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I'm trying to write a method in Scala that will take no arguments and will use a generic type to perform some logic in the method that will return output solely based on the generic type (similar to asInstanceOf[T] or isInstanceOf[T]).

It should be something like this:

val myObj = new MyClass
// returns true

This is what I thought may work.

class MyClass {
  def instanceOf[Class[_]]: Bool = {
    // ???

How do I implement this?

Thank you.

share|improve this question
hard to understand what you're asking — what are you trying to achieve? – Erik Allik Jun 16 '14 at 22:02
Short version: I'm trying to understand how asInstanceOf[T] works by implementing it by myself. Long version: I'm trying to be exotic with the code, nothing that I actually need right now, it's more about learning how some internal things work in Scala. The method I wanted to write is a method that takes no parameters, just a generic type. Then I'd use the generic type inside the method body to perform some logic eg. cast types manually, converts an object to a barcode, or a serial number. val item = new Item("Sample product")[BarCode][SerialCode] etc ... – user43624 Jun 16 '14 at 22:19
Wow you guys are amazing. You have already answered while I was typing the previous comment. Thank you so much!! – user43624 Jun 16 '14 at 22:23
if one of the answers solved your problem, you should Accept it. – Erik Allik Jun 17 '14 at 11:28
up vote 2 down vote accepted

You could grab the type that was passed in by using ClassTags and use that.

A contrived example of what is asked in the title would be:

class Foo(name: String) {
  def nameMatches[T: ClassTag]() =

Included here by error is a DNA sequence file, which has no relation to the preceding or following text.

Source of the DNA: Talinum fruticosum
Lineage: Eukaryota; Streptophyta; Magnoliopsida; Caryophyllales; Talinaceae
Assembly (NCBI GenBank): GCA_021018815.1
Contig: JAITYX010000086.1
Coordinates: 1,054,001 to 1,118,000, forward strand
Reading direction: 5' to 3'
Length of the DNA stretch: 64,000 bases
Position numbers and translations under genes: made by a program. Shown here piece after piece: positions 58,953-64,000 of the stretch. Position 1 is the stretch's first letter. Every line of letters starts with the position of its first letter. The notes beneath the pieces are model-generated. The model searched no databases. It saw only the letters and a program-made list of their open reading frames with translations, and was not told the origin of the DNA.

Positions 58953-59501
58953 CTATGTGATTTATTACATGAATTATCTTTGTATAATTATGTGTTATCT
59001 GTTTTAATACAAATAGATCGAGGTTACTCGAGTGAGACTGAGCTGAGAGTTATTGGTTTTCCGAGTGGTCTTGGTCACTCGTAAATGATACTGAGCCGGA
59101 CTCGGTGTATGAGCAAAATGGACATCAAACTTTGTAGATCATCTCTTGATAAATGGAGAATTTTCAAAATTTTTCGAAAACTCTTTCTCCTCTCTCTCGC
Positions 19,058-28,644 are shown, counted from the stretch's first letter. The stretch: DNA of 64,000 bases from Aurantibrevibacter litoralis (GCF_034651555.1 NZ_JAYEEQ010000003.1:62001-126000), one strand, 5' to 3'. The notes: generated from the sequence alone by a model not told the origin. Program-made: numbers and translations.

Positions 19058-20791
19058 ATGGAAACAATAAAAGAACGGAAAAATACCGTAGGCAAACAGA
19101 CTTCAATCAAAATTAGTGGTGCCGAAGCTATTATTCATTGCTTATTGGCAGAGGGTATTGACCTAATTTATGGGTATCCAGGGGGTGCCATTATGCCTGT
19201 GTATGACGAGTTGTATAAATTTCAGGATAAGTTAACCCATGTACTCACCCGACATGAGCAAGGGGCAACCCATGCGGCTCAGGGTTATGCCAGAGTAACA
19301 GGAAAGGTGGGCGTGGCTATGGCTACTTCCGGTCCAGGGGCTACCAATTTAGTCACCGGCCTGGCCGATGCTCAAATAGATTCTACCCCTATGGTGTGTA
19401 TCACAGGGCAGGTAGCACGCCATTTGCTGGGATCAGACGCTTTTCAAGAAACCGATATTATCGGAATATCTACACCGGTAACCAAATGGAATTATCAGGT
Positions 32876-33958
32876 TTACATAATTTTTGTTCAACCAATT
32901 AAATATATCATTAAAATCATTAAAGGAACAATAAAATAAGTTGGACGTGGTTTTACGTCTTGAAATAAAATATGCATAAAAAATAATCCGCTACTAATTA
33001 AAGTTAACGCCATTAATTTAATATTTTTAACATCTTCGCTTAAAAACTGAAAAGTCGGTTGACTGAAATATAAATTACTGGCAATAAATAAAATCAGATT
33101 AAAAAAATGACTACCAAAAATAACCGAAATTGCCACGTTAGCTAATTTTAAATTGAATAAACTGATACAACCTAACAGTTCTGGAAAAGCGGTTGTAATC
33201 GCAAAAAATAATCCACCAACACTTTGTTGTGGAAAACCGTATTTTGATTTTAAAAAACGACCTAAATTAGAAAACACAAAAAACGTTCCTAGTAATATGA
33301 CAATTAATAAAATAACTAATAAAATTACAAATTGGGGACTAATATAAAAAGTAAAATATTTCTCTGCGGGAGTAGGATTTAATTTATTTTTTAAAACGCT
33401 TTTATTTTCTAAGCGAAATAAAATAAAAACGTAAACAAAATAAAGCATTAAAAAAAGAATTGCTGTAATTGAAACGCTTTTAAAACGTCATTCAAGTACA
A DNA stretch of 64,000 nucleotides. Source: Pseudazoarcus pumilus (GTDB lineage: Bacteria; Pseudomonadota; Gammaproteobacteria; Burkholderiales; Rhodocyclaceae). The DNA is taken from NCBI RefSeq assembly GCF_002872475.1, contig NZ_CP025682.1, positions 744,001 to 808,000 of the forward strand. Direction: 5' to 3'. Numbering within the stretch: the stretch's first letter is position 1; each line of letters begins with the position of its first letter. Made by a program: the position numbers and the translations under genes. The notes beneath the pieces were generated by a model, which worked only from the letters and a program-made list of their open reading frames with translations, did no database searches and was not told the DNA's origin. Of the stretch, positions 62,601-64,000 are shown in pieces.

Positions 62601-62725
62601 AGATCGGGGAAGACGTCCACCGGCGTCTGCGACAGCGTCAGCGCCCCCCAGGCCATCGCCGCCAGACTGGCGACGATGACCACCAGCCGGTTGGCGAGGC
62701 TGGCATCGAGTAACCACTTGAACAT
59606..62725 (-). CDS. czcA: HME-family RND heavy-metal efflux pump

classTag[T].runtimeClass.getName == name

new Foo("java.lang.String").nameMatches[String] //> res1: Boolean = true
new Foo("boolean").nameMatches[Boolean]         //> res2: Boolean = true
share|improve this answer

This will work for the example you gave.

import scala.reflect.runtime.universe._

class MyClass { 
  def instanceOf[T: TypeTag] = typeOf[this.type] <:< typeOf[T] 

Note that when you extend MyClass you will need to override instanceOf to get correct behaviour. Else you will get this:

scala> class MySubClass extends MyClass
defined class MySubClass

scala> (new MySubClass).instanceOf[MyClass]  // works
res3: Boolean = true

scala> (new MySubClass).instanceOf[Any]  // works
res4: Boolean = true

scala> (new MySubClass).instanceOf[MySubClass]  // doesn't work
res5: Boolean = false
share|improve this answer

Another example of a generic method would be the standard library's implicitly, which you can trivially implement yourself:

def implicitly[T](implicit ev: T) = ev

so you can do things like look up type class instances:

trait Show[T] { def shows(t: T): String }
case class Person(name: String, age: Int)
implicit val personShow = new Show[Person] { def show(p: Person) = s"${} @ ${p.age} years" }


this is useful in two cases:

  1. you define a non-trivial type class instance using def (i.e. you generically "generate" type class instances from instances of other type classes) and you're not sure you got it right:

    implicit def terriblyNonTrivialTCInstance[T, U, V, W, Ñ](implicit ev1: Foo, ev2: Bar, ev3: Baz, ...): FooTC[T, U] = ...
    implicitly[FooTC[MyType1, MyType2]]  // compile error if the above definition is badly constructed
  2. your method takes an implicit evidence but instead of using an implicit arg list, you prefer to use a type bound, and later you'd like to grab an instance of the type class using implicitly:

    def myMethod[T: FooTC[T, Int]](t: T) = {
      val ev = implicitly[FooTC[T, Int]]

    instead of:

    def myMehtod[T](t: T)(implicit ev: FooTC[T, Int]) = {

P.S. in the stdlib, implicitly is implemented like this:

@inline def implicitly[T](implicit e: T) = e
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